For the young keen aspiring sound boy, Mark is the ideal teacher. He is at the top of his game, and the consummate entertainer. Building a sound system is much much more than literally "building" it. From stack placement, to loading the van, to liaising with venue owners, interacting with the crowd, playing the right tune at the right time, tuning the frequencies, it goes on and on! He also has very high standards, so for myself a new comer, I started out with high expectations of what I should be doing. Like many practical jobs, running a sound system really benefits from working with an established teacher, as these are things that cannot be taught in books, to which Mark is the ideal teacher.
How did sessions compare from when you first debuted the full sound system in 2014 to now where you are booked in advance for most weekends?
When I first debuted the sound system back then (with Solo Banton no less!) it was mainly small, local sessions near to Sheffield. So say Leeds, Nottingham, Leicester and the like
Now, it has turned into practically a full time business thanks to a hard working team behind the scenes. Myself and my friends run a hire company out of Sheffield called DEM (Dedicated Events Management), so we have a full complement of engineers to hand. This means that it is possible to have Sinai in multiple cities on the same night. I think the record in recent memory is 5 cities in 2 days, which is all a bit mad really.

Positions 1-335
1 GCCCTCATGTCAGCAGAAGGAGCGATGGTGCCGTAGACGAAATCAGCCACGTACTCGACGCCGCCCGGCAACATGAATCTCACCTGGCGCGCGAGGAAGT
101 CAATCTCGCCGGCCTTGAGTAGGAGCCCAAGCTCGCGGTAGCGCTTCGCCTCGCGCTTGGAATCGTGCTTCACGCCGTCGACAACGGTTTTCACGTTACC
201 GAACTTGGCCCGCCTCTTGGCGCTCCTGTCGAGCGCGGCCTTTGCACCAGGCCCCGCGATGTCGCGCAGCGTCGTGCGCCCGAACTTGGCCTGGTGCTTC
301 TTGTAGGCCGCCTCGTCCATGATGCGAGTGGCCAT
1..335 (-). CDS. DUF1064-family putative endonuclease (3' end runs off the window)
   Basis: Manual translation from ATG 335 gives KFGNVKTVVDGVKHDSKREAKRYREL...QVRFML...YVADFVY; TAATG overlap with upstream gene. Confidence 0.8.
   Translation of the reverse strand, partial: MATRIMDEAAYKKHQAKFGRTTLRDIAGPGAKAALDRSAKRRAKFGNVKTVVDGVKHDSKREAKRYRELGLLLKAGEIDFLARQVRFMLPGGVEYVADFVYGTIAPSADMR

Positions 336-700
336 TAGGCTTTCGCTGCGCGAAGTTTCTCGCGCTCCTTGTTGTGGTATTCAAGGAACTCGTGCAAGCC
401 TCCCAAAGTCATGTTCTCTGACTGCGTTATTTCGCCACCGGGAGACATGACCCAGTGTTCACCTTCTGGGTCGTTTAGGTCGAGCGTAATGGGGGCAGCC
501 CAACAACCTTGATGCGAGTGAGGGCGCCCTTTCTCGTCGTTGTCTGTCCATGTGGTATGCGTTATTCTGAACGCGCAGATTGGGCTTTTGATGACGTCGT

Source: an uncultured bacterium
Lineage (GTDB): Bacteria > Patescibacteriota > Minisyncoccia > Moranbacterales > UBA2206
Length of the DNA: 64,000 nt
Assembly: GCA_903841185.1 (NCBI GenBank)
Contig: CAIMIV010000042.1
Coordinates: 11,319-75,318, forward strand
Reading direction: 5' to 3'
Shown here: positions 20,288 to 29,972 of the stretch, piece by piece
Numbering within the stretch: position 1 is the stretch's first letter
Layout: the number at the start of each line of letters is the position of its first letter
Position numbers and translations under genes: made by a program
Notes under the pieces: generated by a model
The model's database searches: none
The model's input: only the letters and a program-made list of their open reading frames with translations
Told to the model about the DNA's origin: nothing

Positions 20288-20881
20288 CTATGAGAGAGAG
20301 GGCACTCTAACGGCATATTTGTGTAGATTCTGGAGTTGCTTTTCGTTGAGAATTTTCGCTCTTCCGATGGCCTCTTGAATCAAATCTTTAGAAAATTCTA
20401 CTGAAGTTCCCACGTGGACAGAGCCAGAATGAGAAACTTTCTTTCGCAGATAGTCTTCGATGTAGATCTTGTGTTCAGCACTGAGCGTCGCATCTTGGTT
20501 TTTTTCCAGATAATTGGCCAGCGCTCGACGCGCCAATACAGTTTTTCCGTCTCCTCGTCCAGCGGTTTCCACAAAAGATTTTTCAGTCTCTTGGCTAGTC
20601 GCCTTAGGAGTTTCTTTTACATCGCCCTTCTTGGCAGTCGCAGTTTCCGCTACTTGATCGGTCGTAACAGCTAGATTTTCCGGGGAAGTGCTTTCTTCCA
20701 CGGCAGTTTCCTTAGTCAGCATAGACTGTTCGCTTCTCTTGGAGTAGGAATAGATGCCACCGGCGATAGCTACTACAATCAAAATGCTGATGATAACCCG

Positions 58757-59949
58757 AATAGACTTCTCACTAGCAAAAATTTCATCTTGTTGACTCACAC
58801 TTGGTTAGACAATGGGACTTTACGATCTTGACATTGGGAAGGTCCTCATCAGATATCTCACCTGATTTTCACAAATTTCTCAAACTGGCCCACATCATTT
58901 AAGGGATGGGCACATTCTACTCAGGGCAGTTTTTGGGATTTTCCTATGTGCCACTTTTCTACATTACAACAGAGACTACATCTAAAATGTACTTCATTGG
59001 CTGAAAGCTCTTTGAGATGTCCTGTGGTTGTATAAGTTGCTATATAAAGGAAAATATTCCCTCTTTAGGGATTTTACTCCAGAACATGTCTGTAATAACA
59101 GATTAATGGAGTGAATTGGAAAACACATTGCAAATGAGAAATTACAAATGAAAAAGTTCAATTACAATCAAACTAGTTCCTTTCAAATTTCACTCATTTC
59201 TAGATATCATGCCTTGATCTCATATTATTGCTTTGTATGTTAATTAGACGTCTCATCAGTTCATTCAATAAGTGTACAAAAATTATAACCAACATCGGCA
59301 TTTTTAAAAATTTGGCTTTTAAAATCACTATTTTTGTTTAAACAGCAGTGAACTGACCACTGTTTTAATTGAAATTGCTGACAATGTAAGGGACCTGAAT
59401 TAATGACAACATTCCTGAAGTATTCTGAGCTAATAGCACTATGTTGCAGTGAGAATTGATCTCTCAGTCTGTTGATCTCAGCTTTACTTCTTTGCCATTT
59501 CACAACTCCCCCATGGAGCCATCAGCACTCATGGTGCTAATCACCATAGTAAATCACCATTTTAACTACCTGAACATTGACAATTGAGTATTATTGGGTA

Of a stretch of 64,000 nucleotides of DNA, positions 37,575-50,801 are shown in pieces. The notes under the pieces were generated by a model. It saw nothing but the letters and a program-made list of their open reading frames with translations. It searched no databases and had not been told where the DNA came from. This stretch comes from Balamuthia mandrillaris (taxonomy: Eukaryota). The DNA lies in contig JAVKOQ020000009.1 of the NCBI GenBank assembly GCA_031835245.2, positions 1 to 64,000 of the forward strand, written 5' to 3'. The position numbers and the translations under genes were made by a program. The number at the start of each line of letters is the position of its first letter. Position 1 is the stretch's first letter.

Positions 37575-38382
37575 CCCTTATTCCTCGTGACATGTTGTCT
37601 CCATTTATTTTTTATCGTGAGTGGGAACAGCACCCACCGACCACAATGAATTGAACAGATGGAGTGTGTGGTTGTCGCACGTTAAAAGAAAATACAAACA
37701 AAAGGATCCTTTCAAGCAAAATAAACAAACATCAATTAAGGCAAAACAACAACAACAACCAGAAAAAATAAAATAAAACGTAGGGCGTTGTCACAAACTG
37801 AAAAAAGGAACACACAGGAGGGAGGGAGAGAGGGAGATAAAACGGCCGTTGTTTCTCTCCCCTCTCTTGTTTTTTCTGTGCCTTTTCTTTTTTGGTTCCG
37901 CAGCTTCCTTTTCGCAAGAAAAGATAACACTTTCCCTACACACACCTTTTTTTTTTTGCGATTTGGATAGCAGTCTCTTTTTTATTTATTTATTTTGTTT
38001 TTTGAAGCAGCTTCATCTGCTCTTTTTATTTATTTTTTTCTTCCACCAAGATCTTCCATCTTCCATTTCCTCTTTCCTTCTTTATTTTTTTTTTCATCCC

What we are able to offer is the presentation of a hand built sound system, but ran with top of the range amplification and speaker drivers
In 2015 you provided the sound system for Boiler Room. What impact did this appearance have on the sound system?
That was one of the pivotal moments in bringing Sinai to a larger audience, and has had a real impact. On the night itself in London, I had to turn off all notifications on my phone, as Boiler Room has such a large social media reach, I was getting more likes than my phone could deal with!
Thanks to this event, and Mala and Steph from Deep Medi especially, Sinai is now a popular choice for dubstep events around the country
There is a shift towards powersofts in the scene, something in which you were one of the first to trial. How do you feel this has influenced the scene and what do you think will be the next advance in the sound system scene?